Other Information Sources
In spite of the common name "Spanish Cherry", this tree is actually native to southern and southeast Asia and Northern Australia.
It is valued as an ornamental tree in Asia for its attractive natural growth habit and small but highly scented flowers. The fruits are said to be edible, but unfortunately, they are hosts to Fruit Fly  and various parts of the plant have been used medicinally in Asia. The hard wood is also highly valued.
The tree has been widely grown in Darwin, but in spite of its great potential for urban landscaping (especially as it's not a member of the Myrtaceae family) is not well known as an ornamental elsewhere in Australia. It occurs as far south as the Mackay region  but the author is not currently aware if it has been tested in cultivation further south. There is a photo on Flickr taken near Miami  which is roughly the same latitude as Bundaberg. Although Miami's climate may be more tropical, it would seem to have potential (please get in touch if you have any experience with theis species south of Mackay).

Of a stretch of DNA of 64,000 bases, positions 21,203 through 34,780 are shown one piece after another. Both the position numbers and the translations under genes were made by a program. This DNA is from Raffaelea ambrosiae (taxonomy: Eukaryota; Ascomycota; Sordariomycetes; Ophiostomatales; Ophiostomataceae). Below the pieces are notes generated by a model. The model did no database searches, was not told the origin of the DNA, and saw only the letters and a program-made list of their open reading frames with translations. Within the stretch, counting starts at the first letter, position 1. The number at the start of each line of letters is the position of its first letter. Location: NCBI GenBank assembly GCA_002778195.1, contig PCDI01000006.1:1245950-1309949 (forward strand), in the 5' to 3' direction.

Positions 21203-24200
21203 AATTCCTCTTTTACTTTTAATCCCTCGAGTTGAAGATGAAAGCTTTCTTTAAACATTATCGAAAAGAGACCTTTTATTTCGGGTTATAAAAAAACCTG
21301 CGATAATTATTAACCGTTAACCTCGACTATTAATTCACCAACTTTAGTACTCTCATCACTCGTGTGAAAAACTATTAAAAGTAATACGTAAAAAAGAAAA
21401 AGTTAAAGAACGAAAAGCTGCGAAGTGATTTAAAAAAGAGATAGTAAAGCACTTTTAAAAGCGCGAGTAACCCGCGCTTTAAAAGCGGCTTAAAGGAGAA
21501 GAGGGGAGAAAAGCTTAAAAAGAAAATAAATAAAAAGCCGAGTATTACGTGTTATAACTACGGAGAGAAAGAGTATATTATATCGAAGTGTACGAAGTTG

Selection and breeding of theis species to date has been limited Many of trees currently grown in Darwin originated from seeds collected from an especially attractive form of the tree from Western Australia in the early 1980s . Since then, some cultivars have been developed by Darwin Plant Wholesalers including the variegated 'Street Elegance' and 'Mini-Min', which has denser and more compact growth than the species.
Evaluation in other parts of the country and further development improved varieties (whether for cold hardiness or growth habit) could well help increase the popularity of Mimusops in future.
 Fruit Fly
Department of Primary Industries, Parks, Water and Environment, Tasmania
Australian Tropical Rainforest Plants, The Taxonomy Research & Information Network
Flora of the Darwin Region, Northern Territory Government (PDF)
) Flowers of India
Plant Breeders Rights Application, IP Australia (.doc format)
Interesting image and description of a beloved old specimen of Mimusops elengi
at ABC Pool